The rains have come, and everything looks lush and green, especially our front and back lawns. Seeds blown over from the open space behind us last spring and summer have taken root. Thistles and dandelions are sprouting like tares in a wheat field – only in this case a lawn. Did you know dandelion seeds travel up to five miles before landing? No wonder they are everywhere!
I’m not quite sure who decided thistles (which are beautiful in bloom) and dandelions were the enemy to gardeners. An M.D. of internal medicine put me on a regimen of milk thistle to improve liver function. My blood tests returned to normal. And, as for the much-hated dandelion, it’s from the same family as the sunflower, a “weed” I love and attempt to grow every year. (The only ones that survive are the ones the birds planted.)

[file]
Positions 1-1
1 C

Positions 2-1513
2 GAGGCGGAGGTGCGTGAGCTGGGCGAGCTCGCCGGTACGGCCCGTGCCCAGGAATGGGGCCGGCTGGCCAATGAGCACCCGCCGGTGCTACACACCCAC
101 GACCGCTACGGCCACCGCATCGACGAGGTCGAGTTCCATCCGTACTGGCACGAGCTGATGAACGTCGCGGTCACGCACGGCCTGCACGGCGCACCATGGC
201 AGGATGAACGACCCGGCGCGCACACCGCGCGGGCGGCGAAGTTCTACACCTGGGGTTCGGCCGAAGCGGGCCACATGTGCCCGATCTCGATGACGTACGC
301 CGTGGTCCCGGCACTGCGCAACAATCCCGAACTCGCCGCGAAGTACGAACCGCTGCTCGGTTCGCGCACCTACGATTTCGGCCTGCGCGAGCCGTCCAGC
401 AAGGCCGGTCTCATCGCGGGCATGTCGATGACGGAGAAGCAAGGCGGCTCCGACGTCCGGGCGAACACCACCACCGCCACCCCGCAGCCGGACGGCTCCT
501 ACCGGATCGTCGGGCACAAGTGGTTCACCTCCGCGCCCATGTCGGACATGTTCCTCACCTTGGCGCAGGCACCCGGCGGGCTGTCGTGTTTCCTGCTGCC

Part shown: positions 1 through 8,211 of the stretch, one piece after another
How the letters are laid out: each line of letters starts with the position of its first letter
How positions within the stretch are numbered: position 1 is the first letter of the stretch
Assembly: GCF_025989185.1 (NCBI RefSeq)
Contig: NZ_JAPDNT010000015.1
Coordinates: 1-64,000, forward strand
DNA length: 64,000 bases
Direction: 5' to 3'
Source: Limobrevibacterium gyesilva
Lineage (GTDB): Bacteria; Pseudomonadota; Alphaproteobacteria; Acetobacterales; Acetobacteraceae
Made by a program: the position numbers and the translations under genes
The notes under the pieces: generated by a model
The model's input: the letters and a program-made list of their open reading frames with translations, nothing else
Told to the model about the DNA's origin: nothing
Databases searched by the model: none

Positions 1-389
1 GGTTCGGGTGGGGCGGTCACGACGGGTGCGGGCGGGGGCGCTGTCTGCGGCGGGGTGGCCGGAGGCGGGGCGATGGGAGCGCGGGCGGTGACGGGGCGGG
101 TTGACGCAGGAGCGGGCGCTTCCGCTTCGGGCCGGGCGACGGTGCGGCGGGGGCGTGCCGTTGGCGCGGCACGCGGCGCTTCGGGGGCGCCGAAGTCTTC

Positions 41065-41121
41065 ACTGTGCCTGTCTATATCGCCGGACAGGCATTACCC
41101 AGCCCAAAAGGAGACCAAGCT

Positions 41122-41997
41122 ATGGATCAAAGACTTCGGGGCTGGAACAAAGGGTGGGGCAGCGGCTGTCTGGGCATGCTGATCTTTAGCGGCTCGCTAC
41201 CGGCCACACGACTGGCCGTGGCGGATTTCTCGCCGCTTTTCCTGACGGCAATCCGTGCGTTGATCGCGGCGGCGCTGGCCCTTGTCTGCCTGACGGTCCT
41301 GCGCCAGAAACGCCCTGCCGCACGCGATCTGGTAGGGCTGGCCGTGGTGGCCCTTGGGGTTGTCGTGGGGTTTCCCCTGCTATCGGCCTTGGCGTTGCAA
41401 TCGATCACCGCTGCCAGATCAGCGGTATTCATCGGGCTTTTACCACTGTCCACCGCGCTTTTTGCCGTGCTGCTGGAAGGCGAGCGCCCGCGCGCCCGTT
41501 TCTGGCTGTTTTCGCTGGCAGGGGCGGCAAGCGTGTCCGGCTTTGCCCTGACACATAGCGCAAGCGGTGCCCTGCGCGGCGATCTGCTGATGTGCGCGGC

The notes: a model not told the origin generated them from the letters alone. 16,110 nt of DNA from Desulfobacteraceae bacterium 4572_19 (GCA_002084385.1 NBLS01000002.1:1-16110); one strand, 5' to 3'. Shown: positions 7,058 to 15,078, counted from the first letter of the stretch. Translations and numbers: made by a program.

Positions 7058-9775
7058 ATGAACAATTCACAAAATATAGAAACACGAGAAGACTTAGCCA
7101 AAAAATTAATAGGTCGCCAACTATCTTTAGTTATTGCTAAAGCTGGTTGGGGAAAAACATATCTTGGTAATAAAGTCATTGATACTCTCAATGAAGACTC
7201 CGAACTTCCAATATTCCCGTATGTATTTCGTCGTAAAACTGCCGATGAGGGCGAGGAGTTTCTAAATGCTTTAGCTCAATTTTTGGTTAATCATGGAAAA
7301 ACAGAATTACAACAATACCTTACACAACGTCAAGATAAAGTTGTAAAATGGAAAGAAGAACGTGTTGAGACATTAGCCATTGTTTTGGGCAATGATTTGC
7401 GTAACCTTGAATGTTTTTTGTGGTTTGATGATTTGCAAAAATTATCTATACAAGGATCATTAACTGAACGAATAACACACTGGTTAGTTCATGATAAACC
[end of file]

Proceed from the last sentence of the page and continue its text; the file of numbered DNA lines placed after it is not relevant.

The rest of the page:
What is considered a weed anyway? Who decides? A rose by any other name would smell as sweet, Shakespeare said. Or was it Aesop? A thistle flower may not smell great, but it is beautiful. Little yellow dandelion flowers are pretty, too. And both offer health benefits.
Up until the 1800s, people saw dandelions as a worthy plant. And it’s no wonder! Every part of the dandelion is edible. One cup of the green stuff offers 535% of your daily recommended vitamin K and 112% of vitamin A. Gold miners used to brew the plant to replace the coffee they couldn’t get or couldn’t afford to buy. Dandelion wine contains antioxidants, vitamins A,B, C and potassium and can serve as a digestive tonic. Maybe people should start removing grass to plant dandelions!
What is the spiritual lesson in all this?
How do we define a “weed”? Is it because they are so common that we miss their intrinsic value? Do we define something good or bad by appearance or character? Which is the tare when we compare a dandelion to blades of grass?
Apply those same questions to our relationships.
We live in a weedy, wonderful world, don’t we?